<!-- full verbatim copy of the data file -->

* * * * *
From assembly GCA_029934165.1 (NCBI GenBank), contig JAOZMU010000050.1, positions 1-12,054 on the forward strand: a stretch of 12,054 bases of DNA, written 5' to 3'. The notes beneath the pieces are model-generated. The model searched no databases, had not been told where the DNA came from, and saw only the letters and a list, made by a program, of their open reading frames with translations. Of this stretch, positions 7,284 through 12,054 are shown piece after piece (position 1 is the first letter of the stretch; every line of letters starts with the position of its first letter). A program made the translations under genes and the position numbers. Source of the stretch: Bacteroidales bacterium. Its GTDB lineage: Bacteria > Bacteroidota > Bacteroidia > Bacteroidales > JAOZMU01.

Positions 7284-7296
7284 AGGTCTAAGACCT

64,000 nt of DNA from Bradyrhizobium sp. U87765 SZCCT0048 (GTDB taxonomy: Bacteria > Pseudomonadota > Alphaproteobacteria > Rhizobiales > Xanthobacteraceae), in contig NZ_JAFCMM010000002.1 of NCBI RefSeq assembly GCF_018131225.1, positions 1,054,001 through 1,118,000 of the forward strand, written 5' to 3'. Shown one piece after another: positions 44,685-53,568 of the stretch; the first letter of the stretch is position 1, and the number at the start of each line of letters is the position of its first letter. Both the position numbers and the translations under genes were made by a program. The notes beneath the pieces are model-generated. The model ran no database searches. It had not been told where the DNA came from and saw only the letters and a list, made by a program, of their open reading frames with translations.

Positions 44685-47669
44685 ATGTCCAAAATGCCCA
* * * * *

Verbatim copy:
From assembly GCA_029934165.1 (NCBI GenBank), contig JAOZMU010000050.1, positions 1-12,054 on the forward strand: a stretch of 12,054 bases of DNA, written 5' to 3'. The notes beneath the pieces are model-generated. The model searched no databases, had not been told where the DNA came from, and saw only the letters and a list, made by a program, of their open reading frames with translations. Of this stretch, positions 7,284 through 12,054 are shown piece after piece (position 1 is the first letter of the stretch; every line of letters starts with the position of its first letter). A program made the translations under genes and the position numbers. Source of the stretch: Bacteroidales bacterium. Its GTDB lineage: Bacteria > Bacteroidota > Bacteroidia > Bacteroidales > JAOZMU01.

Positions 7284-7296
7284 AGGTCTAAGACCT

64,000 nt of DNA from Bradyrhizobium sp. U87765 SZCCT0048 (GTDB taxonomy: Bacteria > Pseudomonadota > Alphaproteobacteria > Rhizobiales > Xanthobacteraceae), in contig NZ_JAFCMM010000002.1 of NCBI RefSeq assembly GCF_018131225.1, positions 1,054,001 through 1,118,000 of the forward strand, written 5' to 3'. Shown one piece after another: positions 44,685-53,568 of the stretch; the first letter of the stretch is position 1, and the number at the start of each line of letters is the position of its first letter. Both the position numbers and the translations under genes were made by a program. The notes beneath the pieces are model-generated. The model ran no database searches. It had not been told where the DNA came from and saw only the letters and a list, made by a program, of their open reading frames with translations.

Positions 44685-47669
44685 ATGTCCAAAATGCCCA